By Chet Yarbrough
By Cormac McCarthy
Narrated by: Richard Poe
Blood Meridian paints a picture of the southwestern plains when Americans fought Mexicans for territory, scalped Indians for reward, and labeled human’ slavery and slaughter as a principle of American’ expansion. Cormac McCarthy writes an American story of the 1830s to 1850s. His two main characters exemplify darkness in humankind. “The kid” is a dirt poor runaway from an abusive family that eventually joins a band of scalp hunters. The soul of the gang is a man named Judge Holden; most often referred to as the Judge.
In one sense, the Judge is a nihilist. He has no loyalties and has, as a primary instinct, an impulse to destroy. However, unlike a nihilist, he seems to believe in something. He believes in eternal war.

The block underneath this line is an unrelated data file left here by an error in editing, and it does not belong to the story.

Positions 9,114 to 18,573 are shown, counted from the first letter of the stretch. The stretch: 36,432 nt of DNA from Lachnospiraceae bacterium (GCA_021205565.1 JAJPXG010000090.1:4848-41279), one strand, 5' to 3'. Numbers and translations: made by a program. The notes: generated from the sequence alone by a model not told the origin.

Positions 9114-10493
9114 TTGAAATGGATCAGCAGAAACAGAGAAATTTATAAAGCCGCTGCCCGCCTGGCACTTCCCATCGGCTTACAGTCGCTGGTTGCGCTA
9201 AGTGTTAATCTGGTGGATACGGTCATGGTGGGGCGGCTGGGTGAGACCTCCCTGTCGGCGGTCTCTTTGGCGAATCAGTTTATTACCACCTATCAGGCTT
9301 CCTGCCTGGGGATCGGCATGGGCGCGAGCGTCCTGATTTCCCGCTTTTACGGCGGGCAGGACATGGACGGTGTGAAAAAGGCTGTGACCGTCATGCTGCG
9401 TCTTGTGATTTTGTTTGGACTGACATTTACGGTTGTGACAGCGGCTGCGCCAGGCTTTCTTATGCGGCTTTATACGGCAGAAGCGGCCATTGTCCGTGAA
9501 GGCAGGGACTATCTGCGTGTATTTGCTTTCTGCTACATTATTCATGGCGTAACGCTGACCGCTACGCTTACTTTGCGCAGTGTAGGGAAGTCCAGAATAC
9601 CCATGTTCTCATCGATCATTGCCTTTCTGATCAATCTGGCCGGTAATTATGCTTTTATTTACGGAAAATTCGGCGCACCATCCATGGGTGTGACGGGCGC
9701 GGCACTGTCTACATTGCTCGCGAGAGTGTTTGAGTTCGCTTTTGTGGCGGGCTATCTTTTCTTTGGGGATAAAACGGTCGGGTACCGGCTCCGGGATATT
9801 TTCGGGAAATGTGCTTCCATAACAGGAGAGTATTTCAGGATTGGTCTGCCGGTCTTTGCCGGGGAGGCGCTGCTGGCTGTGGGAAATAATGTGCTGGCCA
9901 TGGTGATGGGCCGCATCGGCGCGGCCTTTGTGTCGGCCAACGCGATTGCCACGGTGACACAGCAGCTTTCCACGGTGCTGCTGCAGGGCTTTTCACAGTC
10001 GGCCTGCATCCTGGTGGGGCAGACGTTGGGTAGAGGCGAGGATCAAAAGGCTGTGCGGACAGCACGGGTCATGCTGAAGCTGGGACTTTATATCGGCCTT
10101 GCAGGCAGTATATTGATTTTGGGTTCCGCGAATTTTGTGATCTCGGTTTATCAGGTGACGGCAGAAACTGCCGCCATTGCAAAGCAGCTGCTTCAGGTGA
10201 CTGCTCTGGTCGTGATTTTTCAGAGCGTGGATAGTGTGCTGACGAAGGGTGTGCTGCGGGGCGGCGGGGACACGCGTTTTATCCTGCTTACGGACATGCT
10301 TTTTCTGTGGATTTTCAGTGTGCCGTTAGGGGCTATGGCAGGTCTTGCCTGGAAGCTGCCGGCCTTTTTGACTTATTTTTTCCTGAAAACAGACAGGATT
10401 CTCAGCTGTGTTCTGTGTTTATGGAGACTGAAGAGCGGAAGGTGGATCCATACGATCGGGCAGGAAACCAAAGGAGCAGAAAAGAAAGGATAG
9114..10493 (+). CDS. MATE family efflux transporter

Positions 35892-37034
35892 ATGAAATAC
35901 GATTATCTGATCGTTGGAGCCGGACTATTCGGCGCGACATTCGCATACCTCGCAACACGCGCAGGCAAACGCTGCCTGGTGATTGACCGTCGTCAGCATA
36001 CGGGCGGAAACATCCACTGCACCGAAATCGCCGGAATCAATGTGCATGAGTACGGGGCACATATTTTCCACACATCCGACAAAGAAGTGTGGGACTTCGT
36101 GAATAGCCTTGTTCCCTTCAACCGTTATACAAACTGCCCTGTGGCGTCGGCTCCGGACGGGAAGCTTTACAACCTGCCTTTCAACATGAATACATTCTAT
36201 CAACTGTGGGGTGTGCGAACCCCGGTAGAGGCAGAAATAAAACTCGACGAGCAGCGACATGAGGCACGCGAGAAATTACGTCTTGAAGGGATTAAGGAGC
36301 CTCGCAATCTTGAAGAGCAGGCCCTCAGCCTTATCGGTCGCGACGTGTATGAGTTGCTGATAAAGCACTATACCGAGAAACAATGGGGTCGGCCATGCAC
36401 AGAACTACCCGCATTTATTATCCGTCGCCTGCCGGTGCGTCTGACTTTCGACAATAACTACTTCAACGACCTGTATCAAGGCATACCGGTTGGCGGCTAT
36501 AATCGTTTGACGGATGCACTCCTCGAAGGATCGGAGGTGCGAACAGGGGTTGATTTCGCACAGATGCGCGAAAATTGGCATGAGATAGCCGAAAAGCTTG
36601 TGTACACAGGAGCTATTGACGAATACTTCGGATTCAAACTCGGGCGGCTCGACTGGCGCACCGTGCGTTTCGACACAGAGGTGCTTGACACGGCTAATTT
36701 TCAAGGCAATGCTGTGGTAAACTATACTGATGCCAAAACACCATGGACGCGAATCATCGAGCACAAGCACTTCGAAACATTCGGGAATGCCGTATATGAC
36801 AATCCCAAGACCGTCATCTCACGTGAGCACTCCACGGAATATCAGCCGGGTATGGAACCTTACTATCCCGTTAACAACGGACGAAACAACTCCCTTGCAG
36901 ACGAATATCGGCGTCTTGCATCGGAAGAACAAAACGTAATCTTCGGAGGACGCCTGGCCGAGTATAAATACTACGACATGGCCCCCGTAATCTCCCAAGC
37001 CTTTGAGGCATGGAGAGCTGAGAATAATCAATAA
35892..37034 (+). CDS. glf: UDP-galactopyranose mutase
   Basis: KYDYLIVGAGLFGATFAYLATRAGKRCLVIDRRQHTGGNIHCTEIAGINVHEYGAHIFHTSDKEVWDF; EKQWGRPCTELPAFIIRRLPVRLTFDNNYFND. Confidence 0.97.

He believes in man against everyone and everything, other than himself. The Judge brilliantly understands everything he sees and hears. He speaks many languages. He can speak as a lawyer, judge, executioner, historian, biologist, botanist, archaeologist, or psychiatrist. However, the Judge denies existence of anything he cannot control or write down in his book of life. To the Judge, what he cannot understand does not exist.
The kid comes into conflict with the Judge because he grows to see life differently. The kid is not characterized as brilliant, like the Judge, but as an outlier, a free-thinker. Freedom is anathema to the Judge’s view of life. Like birds that can fly, the kid is something the Judge cannot control.
Blood Meridian is a disturbing view of human nature. The kid participates in the carnage of the scalpers; not because he believes in the Judge’s view of the world but because he is free to do what he wants. The Judge believes the meaning of life is in war. The kid believes the meaning of life is in freedom; both beliefs result in human’ slaughter.
One is left with a question when finished with McCarthy’s tale. Is Blood Meridian a judgment of the times or of humankind?